Featured image Dez Wells is the best basketball player on the University of Maryland’s men’s team. He came to Maryland after being kicked out of Xavier University due to allegations that he sexually assaulted a female student. My first reaction to Wells’ transfer was disappointment that the team I support would accept a player deemed morally unsuitable by his prior school. But it quickly became apparent to me that Xavier treated Wells »

The Power Line 100: Stephen Knott

Featured image With all of my moving I’ve fallen behind on keeping up the process of vetting professors for the Power Line 100 roster, but this week’s correspondence with Stephen Knott about the passing of Bill (“Judge”) Clark prompted me to return to my list, and lo and behold, guess who has risen to the top of it.  Stephen Knott! He is not a stranger to Power Line readers, of course.  Steve »

Mitch Daniels, Hero (with comment from Steve)

Featured image I’ve never thought of Mitch Daniels as the heroic type; not until now. But he deserves a medal for trying to spare Indiana students the mis-education that comes from reading the execrable Howard Zinn. The Associated Press obtained emails by then-Governor Daniels, now the President of Purdue: Purdue University President Mitch Daniels said Wednesday he never tried to quash academic freedom while serving as Indiana’s governor and criticized an Associated »

God and man at Penn

Featured image It should come as no surprise that some of the very worst rants about George Zimmerman’s acquittal are coming from an Ivy League professor. The competition is stiff, but will be hard-pressed to keep up with Anthea Butler, an associate professor of religious studies at the University of Pennsylvania. The Zimmerman verdict has caused Butler to conclude that God is “a white racist god with a problem” who “is carrying »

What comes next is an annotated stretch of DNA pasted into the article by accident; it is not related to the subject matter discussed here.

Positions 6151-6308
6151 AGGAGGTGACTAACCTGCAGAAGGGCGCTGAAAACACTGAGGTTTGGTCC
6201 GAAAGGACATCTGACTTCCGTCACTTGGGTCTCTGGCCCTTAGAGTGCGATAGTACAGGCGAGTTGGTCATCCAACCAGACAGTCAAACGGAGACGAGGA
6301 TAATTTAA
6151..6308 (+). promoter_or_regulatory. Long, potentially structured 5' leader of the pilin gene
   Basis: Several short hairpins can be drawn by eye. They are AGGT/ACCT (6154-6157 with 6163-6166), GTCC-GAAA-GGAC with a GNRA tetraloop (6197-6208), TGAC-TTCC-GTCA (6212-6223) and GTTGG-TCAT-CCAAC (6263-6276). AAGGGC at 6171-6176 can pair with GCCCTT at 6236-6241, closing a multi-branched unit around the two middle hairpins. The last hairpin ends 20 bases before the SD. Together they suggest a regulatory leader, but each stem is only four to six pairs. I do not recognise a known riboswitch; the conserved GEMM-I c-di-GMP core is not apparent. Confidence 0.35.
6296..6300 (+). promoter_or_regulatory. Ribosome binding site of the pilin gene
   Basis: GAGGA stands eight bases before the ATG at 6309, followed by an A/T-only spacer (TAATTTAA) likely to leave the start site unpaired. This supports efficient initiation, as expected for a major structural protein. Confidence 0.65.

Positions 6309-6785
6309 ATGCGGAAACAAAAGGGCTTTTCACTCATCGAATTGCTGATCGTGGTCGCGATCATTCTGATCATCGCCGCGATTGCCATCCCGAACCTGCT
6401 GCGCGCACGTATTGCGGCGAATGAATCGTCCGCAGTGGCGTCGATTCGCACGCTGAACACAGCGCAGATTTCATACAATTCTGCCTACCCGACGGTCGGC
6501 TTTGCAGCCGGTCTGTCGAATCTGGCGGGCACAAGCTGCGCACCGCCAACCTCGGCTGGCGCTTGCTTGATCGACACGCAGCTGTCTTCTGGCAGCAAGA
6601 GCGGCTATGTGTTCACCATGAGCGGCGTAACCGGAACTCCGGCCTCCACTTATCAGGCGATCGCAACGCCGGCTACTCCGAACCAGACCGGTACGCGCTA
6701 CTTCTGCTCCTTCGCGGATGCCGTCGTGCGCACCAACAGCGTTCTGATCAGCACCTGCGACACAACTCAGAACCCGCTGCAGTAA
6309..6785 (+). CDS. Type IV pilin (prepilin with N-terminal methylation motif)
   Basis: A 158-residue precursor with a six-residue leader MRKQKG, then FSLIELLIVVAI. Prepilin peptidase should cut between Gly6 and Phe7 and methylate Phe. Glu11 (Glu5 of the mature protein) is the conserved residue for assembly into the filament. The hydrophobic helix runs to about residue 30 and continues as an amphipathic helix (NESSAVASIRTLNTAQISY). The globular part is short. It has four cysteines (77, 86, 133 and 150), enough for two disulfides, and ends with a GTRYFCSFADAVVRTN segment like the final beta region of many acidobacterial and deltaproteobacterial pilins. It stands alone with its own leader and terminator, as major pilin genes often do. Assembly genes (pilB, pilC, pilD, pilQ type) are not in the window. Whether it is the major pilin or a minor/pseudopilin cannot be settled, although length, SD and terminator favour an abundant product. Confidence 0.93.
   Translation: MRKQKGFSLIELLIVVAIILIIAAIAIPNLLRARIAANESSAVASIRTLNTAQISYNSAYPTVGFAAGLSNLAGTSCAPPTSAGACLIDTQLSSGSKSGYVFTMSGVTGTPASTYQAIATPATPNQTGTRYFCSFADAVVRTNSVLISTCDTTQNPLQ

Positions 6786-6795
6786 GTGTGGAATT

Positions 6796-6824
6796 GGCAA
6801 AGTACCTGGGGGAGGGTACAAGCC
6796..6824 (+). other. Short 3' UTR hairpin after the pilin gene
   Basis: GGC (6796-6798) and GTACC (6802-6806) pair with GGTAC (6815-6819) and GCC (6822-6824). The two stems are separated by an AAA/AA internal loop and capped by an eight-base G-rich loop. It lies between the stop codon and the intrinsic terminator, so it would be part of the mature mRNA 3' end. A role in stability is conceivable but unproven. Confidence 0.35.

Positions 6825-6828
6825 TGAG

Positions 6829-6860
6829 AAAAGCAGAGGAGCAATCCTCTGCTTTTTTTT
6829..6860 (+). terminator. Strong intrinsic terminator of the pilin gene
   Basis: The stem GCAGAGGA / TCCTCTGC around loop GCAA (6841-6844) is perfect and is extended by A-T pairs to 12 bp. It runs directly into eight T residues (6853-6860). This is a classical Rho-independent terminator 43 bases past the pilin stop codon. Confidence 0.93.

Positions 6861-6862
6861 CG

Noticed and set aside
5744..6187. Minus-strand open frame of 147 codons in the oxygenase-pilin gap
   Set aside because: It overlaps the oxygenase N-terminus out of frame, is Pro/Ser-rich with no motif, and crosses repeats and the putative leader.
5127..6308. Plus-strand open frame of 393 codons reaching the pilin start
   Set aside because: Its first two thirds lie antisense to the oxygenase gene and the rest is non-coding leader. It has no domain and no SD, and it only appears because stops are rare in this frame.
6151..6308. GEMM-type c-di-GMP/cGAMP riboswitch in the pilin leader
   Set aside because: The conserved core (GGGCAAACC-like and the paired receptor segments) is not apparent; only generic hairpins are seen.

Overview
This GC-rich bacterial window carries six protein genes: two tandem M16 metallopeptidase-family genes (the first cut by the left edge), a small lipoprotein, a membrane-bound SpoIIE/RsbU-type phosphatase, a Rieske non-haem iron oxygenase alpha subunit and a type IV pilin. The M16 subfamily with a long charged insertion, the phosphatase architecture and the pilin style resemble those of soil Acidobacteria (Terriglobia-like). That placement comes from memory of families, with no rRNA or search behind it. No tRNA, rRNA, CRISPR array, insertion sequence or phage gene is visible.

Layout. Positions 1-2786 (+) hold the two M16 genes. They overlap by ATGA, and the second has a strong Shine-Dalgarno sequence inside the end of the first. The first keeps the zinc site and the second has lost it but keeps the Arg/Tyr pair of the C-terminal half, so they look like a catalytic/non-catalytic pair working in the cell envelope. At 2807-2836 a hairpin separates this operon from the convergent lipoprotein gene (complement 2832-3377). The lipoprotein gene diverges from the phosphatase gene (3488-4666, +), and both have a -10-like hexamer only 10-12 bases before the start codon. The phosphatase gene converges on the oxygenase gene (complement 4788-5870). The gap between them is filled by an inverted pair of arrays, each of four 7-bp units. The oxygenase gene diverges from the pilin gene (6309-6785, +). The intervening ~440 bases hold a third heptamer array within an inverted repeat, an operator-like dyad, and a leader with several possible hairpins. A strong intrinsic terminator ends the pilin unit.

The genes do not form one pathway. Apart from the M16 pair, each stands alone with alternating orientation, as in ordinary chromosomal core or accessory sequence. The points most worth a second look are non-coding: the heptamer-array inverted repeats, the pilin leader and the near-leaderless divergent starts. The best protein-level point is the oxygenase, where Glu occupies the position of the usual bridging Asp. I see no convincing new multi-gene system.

The Power Line 100: Alan Jacobs

Featured image It was big news last fall when Baylor University’s honors program hired Alan Jacobs away from Wheaton College, where Jacobs had been a prominent fixture as the Clyde Kilby Professor of English for nearly 30 years.  (Check out his useful home page here.)  Jacobs is much in the mold of C.S. Lewis, combining a grounding in classical thought and literature with an interest in modern writers and contemporary perspectives (especially »

Nice work if you can get it, or if you lose it

Featured image Janet Napolitano will step down from her job as Secretary of the Department Homeland Security to become president of the University of California system. According to Katrina Trinko, Napolitano will probably be paid about $600,000 in her new job. Her predecessor made %591,000. That’s good money. But at Dartmouth, Jim Wright makes more than that in wages and benefits for not being president. I wonder what he charges not to »

Most interesting man in the world accused of sex harassment

Featured image No, I’m not talking about the guy who plays the most interesting man in the world on television in beer commercials. I’m talking about Colin McGinn. He’s a philosopher (he thinks, therefore we are), surfer (when he catches a wave, the wave is sitting on top of the world), and tennis enthusiast (the net exists, but only for others, not for him). And, of course, the most interesting man in »

Sending Off “Schrammbo”

Featured image Last night here in Ashland, Ohio (where I’m team-teaching an intensive one-week masters degree course on the Cold War with Stephen Tootle), we held a great sendoff for Peter Schramm, stepping down as director of the Ashbrook Center after two decades, and handing off the reins to the supra-capable Roger Beckett.  (We highlighted Peter in the Power Line 100 series previously.) We held an old fashioned Dean Martin-style roast, featuring »

Will there be future challenges to race-based admissions policies?

Featured image In response to this week’s Supreme Court’s decision that raised the legal standards race-based preferential admissions policy must meet in order to survive judicial scrutiny, I suggested, facetiously, that I might come out of retirement to litigate such cases. But this assumes that rejected white applicants will bring suits against universities they believe have discriminated against them. Stuart Taylor does not believe they will. Neither does David Bernstein. After all, »